Robert Falconer and his Irish Doodle, Duchess, patrol the grounds of The Loop, Michigan’s reversible golf course. In our minds, this makes him a reversible superintendent. You have questions? We have answers. A reversible golf course is one that can play in two distinct directions. The original reversible is The Old Course at St. Andrews. Scottish golfers customarily played the auld links both counterclockwise and clockwise, depending on the day. In modern times, the counterclockwise routing is the one utilized on a daily basis. The left-hand routing, as many call it, can be played a few days in early April each season. That’s a life goal, if ever there was one. 

In 2018, Tom Doak’s Loop opened in Roscommon, Michigan. It joined the original Forest Dunes course at the eponymous resort. Falconer had been the assistant super at the original course for 7 years, and is now the head superintendent of the new course … courses? The Loop Red plays to the right, and is followed by the left-side Black course on alternate days. Golfers typically play from the previous day’s tee deck when reversing, but architect Doak at times needed to advance the teeing grounds a bit, to achieve desired goals. As for the greens, well, sometimes you come at them 180 degrees opposite the other routing, while other instances call for a 90 degree shift. All in all, it’s a unique golfing ground, and is worth a journey north from anywhere you find yourself.

Robert Falconer is just about the only golf course groundsman in the world with this responsibility. His daily routine demands that he not only assess what he sees in front of him, but what is behind (or to the side) as well. We figured that an interview with Robert Falconer was worth its weight in gold. He acquiesced, and here you go. Photos are his, with the exception of our shot of him and reversible dog (Doodle Irish?) Duchess.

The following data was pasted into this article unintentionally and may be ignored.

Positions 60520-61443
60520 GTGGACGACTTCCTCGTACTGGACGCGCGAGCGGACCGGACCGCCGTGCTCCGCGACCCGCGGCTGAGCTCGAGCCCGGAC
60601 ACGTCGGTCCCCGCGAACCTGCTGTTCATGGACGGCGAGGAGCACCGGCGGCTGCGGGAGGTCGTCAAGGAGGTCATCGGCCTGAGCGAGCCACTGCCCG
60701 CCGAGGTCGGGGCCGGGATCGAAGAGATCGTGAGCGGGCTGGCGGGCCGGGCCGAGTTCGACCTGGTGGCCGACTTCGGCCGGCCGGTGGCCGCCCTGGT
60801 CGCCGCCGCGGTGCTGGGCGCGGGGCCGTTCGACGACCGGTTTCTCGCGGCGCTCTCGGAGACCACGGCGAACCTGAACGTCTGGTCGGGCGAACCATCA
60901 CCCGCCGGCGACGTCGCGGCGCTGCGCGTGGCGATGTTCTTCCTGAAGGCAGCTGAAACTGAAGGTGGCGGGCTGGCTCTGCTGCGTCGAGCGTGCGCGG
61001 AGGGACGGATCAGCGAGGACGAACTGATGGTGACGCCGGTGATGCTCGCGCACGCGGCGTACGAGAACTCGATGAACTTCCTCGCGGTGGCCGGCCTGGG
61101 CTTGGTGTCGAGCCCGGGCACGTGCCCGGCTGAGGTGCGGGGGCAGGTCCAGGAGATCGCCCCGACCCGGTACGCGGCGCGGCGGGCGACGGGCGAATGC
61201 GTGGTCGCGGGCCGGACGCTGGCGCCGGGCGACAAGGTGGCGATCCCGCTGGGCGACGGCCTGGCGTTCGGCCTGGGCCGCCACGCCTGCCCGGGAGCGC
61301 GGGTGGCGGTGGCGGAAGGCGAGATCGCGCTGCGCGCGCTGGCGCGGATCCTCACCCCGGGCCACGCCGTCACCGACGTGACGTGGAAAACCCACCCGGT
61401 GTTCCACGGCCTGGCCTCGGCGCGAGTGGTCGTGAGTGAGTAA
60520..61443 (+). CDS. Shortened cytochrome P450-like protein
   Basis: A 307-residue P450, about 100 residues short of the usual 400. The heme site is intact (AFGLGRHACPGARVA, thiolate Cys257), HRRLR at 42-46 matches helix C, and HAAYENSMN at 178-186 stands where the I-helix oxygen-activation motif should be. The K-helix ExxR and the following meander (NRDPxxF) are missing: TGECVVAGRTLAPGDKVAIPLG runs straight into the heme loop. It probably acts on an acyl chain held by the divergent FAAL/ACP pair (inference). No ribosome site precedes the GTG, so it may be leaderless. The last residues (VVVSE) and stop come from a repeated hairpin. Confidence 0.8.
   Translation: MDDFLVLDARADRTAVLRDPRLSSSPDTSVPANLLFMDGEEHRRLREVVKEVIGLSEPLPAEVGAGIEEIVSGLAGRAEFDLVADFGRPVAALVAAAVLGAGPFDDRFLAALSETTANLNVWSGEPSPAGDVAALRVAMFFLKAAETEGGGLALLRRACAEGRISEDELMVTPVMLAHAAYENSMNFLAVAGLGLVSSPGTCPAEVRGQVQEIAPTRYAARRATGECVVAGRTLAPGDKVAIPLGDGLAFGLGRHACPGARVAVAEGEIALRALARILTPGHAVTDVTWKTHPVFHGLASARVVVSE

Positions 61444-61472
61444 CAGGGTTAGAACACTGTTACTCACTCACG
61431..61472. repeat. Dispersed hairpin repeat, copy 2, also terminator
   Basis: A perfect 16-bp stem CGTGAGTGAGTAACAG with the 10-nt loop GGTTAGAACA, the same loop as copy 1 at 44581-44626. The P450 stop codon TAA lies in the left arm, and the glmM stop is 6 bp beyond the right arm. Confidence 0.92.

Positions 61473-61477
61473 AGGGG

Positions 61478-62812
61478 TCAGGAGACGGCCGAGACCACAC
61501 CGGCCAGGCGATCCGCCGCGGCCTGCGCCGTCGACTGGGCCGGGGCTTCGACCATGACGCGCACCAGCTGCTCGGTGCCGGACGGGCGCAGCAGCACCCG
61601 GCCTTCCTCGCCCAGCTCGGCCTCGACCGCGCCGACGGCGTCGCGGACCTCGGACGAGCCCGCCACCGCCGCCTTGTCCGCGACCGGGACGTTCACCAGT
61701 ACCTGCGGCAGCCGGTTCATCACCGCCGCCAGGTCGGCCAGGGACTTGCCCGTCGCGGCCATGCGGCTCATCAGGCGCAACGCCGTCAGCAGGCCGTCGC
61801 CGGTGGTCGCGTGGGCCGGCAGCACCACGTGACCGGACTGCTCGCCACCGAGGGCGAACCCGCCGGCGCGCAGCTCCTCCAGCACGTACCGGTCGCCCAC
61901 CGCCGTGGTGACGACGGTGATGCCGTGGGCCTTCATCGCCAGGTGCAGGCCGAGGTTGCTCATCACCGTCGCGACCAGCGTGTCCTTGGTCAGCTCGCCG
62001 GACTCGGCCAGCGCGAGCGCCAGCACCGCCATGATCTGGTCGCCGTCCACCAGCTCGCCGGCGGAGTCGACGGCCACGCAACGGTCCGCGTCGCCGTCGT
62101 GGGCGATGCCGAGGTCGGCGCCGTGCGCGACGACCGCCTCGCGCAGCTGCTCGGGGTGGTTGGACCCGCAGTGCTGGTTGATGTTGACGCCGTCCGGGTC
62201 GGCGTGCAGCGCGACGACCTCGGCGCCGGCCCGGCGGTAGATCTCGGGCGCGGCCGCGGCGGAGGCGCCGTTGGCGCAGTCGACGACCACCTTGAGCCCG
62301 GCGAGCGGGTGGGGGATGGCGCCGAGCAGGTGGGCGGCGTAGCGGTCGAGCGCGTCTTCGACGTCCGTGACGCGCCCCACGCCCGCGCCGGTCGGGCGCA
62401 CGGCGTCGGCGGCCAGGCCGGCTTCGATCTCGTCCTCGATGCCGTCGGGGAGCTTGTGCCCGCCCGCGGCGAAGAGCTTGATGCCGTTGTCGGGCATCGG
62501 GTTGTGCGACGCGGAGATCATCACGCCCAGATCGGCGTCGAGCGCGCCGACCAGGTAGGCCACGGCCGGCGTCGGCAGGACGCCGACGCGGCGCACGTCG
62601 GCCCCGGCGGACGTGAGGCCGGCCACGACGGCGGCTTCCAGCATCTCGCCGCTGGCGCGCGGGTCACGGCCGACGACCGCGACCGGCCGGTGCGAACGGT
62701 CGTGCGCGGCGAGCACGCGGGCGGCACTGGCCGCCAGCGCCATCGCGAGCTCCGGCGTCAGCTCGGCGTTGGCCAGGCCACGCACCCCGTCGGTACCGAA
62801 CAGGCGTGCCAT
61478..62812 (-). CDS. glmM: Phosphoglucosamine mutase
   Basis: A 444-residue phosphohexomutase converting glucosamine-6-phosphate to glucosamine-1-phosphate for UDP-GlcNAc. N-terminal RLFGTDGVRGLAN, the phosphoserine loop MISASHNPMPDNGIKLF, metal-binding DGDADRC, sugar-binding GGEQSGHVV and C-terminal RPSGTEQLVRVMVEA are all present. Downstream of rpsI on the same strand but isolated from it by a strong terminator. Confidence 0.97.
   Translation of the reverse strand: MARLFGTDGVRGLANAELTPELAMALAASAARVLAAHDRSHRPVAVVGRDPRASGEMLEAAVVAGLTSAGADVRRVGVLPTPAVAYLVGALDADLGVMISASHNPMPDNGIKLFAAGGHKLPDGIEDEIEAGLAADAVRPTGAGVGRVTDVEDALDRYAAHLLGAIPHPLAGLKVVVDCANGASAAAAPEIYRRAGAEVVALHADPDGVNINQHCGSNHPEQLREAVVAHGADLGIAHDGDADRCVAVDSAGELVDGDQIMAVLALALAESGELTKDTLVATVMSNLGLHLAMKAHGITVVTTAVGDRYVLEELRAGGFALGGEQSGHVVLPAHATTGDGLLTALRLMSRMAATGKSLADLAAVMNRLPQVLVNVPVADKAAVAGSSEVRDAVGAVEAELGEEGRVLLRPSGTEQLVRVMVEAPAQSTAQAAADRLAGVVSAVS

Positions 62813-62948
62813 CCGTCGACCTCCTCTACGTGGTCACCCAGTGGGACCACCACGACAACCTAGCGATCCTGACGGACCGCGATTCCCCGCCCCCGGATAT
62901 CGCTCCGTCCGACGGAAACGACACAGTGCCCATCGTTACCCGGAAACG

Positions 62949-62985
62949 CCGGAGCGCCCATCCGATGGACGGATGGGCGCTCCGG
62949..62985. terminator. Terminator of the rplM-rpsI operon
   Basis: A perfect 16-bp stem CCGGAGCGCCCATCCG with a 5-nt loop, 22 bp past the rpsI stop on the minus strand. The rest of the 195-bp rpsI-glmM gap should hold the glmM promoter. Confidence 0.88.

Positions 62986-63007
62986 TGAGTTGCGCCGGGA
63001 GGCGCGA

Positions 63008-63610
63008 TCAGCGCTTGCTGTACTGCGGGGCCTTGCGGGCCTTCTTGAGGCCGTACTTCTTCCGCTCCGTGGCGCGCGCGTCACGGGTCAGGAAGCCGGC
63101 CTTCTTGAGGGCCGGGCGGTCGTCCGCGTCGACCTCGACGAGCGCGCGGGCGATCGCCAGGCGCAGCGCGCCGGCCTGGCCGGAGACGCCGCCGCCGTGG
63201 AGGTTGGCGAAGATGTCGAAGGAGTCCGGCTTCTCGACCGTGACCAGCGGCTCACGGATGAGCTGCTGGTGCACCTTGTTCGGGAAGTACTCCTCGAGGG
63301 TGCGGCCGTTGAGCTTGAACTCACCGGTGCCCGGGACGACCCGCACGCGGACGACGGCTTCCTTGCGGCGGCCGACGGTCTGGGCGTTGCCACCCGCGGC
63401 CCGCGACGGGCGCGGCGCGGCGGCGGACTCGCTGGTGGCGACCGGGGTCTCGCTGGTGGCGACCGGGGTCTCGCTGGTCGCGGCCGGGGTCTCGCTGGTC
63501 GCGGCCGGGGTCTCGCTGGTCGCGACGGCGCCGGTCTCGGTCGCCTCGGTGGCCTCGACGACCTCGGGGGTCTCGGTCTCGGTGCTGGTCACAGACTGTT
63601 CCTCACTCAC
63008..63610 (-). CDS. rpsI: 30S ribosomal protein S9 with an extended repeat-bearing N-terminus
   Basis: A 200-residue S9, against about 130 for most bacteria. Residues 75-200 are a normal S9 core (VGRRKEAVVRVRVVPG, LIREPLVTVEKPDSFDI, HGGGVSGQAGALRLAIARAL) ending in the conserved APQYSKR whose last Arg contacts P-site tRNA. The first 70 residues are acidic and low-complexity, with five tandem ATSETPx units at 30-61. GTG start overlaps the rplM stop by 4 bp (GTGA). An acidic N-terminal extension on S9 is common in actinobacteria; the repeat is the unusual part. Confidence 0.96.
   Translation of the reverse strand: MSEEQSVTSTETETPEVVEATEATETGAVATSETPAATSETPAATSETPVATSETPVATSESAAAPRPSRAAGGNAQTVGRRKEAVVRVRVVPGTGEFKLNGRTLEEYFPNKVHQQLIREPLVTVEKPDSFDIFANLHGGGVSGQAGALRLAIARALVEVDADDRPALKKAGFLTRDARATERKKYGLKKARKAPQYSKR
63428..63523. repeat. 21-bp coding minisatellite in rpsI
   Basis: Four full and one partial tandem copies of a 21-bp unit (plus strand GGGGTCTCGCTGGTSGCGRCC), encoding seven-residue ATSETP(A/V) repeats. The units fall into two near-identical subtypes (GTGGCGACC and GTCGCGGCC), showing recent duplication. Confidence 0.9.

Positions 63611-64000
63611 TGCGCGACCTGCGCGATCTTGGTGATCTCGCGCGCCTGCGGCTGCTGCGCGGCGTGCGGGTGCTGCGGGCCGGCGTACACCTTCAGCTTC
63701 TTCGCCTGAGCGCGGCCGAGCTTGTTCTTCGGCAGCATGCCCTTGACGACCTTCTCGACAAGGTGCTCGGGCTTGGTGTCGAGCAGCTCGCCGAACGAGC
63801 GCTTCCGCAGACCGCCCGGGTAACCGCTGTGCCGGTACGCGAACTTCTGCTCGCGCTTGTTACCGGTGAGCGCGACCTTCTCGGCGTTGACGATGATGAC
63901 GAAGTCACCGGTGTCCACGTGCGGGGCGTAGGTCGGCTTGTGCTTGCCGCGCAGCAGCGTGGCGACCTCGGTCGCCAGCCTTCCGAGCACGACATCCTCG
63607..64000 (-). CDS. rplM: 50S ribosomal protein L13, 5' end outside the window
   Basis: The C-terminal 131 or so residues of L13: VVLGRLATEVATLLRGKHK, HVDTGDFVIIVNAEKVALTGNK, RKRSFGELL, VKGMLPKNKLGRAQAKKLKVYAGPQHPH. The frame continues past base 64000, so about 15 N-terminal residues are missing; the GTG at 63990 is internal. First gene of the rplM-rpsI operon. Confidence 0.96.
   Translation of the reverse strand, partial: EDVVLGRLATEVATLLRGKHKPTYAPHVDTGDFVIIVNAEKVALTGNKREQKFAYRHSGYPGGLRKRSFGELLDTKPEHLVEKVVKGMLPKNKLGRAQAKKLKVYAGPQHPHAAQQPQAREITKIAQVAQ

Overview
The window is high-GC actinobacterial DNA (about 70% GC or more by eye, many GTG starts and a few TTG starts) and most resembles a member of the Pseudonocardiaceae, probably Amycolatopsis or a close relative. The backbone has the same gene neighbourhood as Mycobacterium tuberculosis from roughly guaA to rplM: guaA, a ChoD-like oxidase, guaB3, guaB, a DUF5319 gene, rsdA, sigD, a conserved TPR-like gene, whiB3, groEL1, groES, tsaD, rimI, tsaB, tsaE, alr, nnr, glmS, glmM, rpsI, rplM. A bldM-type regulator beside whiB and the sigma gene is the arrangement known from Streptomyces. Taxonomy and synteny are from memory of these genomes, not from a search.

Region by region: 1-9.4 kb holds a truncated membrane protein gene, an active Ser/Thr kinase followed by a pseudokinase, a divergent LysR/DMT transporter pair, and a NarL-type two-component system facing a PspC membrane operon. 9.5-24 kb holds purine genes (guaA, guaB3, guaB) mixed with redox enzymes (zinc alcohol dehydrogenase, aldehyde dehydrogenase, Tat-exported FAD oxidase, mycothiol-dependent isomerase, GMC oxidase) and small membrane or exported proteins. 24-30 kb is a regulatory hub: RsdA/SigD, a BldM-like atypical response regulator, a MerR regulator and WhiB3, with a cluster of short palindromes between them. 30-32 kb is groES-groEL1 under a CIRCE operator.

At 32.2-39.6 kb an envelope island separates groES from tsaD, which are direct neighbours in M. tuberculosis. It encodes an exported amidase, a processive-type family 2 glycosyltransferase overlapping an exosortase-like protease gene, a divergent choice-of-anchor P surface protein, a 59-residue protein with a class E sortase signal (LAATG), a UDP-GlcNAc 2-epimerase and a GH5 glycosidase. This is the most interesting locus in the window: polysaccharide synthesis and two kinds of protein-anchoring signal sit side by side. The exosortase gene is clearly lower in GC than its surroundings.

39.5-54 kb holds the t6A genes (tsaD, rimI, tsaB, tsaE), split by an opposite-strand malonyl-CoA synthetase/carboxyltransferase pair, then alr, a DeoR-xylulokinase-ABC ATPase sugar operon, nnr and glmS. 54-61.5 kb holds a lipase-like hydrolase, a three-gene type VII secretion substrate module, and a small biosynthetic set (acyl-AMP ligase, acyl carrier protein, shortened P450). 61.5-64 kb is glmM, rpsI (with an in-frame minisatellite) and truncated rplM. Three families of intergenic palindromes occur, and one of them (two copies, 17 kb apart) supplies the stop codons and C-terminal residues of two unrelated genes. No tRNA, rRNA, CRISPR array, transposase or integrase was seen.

Mo’ Golf’s pancakes at the Forest Dunes lodge. #LoopFixation


1. Tell us your name, your current position, and how you arrived there.

Rob Falconer Head golf course superintendent on The Loop. Was an assistant for 7 years on the Forest Dunes course and have worked at Egypt Valley and Lincoln Hills in the past.

2. Forest Dunes opened for play in 2002. Tell us about this well-thought of golf course, designed by Tom Weiskopf (and Jay Morrish?)

F.D. is a wonderful American parkland style course. Has great shot value, and is a lot of fun. Usually use every club in your bag by the end of your round.

3. In 2011, Lew Thompson purchased the property. What type of seismic shift occurred with his arrival?
Biggest change that occurred when Lew took over was the focus on getting the guest to stay here. Before we were always the stop for groups heading to or coming from some other golf course. With the addition of lodging, The Loop, Hilltop putting course and now the par 3 it is making a big difference.
4. The Loop, a sort of course long bubbling in Tom Doak’s mind, arrived in 2016. Walk us through the design and building of this unique golfing ground, and what it offers to Forest Dunes.
I was not here when The Loop was being build so can’t really answer that one. (For a nice piece on The Loop, head over to Geeked On Golf and read this by Jason Way.)
5. 2018 saw the arrival of the putting course, and it is anticipated that the short course will open in 2020. What do these 2 additions bring to the resort?
The putting course and the par 3 just bring a ton of fun to the resort. Gives people something to do after their round so they don’t have to try and play 36 in a day if they don’t want to.

This slideshow requires JavaScript.

6. Back to The Loop. For a first-time player, what secrets will make the playing of each sequence more satisfying and successful?
Best tip I can give is take one of our caddies and if possible walk the course. It really isn’t that hard of a walk, and playing it that way gives you an experience that you don’t often get. The caddies know all the little secrets to help the round go great.
7.  What challenges do you and your staff have with the upkeep of The Loop?
My biggest challenge is actually a good problem to have. We are on pure sand, this makes for a great playing surface to provide the firm and fast conditions, but also can make it a little difficult if we go through a long hot and dry spell.
8. From your perspective, which holes on either routing of The Loop will stay longest in a guest’s memory?

I think all of them have the potential to depending on the guest, but if I had to guess I would say Red 12 & Black 4.

9. What question haven’t we asked, that you wish we had? Ask it and answer it, please.
How do golfers react to The Loop?
The people that get that style of play love it instantly. The biggest thing I want people to understand is that The Loop gets better with every round you play. Can’t really explain it, but after 4-5 rounds you realize how absolutely fun it is and then you are hooked.

Robert and Duchess, patrolling the grounds of The Loop.